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We are now having problems trouble to tackle the intensive traffic to our servers during peak hours; see this related question on tuning the DB. At the moment we are using a smaller cloud service for the server hosting. Currently we are looking at the possibility to move our server to AWS. The problems we are having are mainly related to our database server and therefore we would like to have AWS-instance which is significantly better than the one we are using now.

The stats for the cloud server where the database server is located are as follows:

  • 8 CORES
  • 16GB RAM
  • 100 GB, RAID-10 * SAS 15.000 RPM

Is there anything in particular you should think about when choosing what amazon instance to use for a PostgreSQL database server?

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keep in mind that Virtual machines in general aren't designed for IO. If you're having problems it might be time to leave the cloud and get a hardware cluster. –  xenoterracide Nov 2 '12 at 13:15
    
BTW, what is powering that RAID setup? Is it a hardware RAID controller with power-protected cache in write-back mode? 'cos if it isn't, for your workload adding a write-through caching RAID controller will boost your performance like you won't believe. –  Craig Ringer Nov 2 '12 at 14:09
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1 Answer 1

up vote 6 down vote accepted

Asking "What AWS instance to choose for write-heavy PostgreSQL database server" is somewhat like asking "which spoon should I use to cut up this loaf of bread".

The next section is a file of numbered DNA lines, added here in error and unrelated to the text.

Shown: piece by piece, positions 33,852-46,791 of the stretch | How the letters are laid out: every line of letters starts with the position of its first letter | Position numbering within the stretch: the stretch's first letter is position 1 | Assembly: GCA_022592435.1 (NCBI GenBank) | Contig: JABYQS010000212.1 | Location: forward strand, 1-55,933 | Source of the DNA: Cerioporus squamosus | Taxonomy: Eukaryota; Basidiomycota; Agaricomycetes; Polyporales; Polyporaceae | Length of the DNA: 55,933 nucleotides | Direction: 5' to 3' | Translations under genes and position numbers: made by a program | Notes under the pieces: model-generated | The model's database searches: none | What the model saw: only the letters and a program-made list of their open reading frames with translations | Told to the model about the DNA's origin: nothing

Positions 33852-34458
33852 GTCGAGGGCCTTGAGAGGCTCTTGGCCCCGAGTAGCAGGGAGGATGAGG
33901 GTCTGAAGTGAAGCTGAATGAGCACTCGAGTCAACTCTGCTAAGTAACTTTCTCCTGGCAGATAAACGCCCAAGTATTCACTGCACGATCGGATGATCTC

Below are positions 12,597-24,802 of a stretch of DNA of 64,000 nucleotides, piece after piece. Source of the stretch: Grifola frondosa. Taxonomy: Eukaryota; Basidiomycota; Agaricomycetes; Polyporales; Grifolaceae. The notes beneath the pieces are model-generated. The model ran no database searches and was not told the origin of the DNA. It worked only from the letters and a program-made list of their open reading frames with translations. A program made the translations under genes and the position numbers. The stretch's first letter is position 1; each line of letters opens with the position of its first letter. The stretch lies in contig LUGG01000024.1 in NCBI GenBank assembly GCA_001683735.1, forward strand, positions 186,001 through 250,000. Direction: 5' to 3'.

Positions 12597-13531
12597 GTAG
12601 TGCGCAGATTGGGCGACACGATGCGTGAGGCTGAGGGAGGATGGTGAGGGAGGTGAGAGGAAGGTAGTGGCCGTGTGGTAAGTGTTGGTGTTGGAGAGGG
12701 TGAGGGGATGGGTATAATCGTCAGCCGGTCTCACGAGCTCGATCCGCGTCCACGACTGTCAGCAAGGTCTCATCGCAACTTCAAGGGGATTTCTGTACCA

The answer is: don't use a spoon, use a knife. Or in this case, real hardware like a dedicated server with a batch of good quality SSDs and a decent raid controller that has a battery-backed write-back cache. Or at least a VPS with very strong I/O performance guarantees.

If in doubt, benchmark.

That said, you can make AWS perform significantly better than the defaults by using provisioned I/O EBS volumes on EBS-optimized instances, improving performance while retaining data durability. Alternately, you can sacrifice durability in exchange for more performance by using a high I/O instance with the database on the instance store; in this case you will need a careful backup and replication scheme because all your data will be lost if your instance stops or crashes.

If you need more assistance, contact me directly.

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Thanks for all the help Craig! We are seriously considering using a dedicated server instead. –  lorgartzor Nov 2 '12 at 16:15
    
@lorgartzor Glad to help. It'd be really useful if you'd respond to comments seeking clarification, though. You never did say what your RAID setup was, and that's very relevant to this and to your other question. –  Craig Ringer Nov 4 '12 at 2:31
    
@lorgartzor I have revised this answer based on new information. –  Craig Ringer Nov 20 '12 at 0:26
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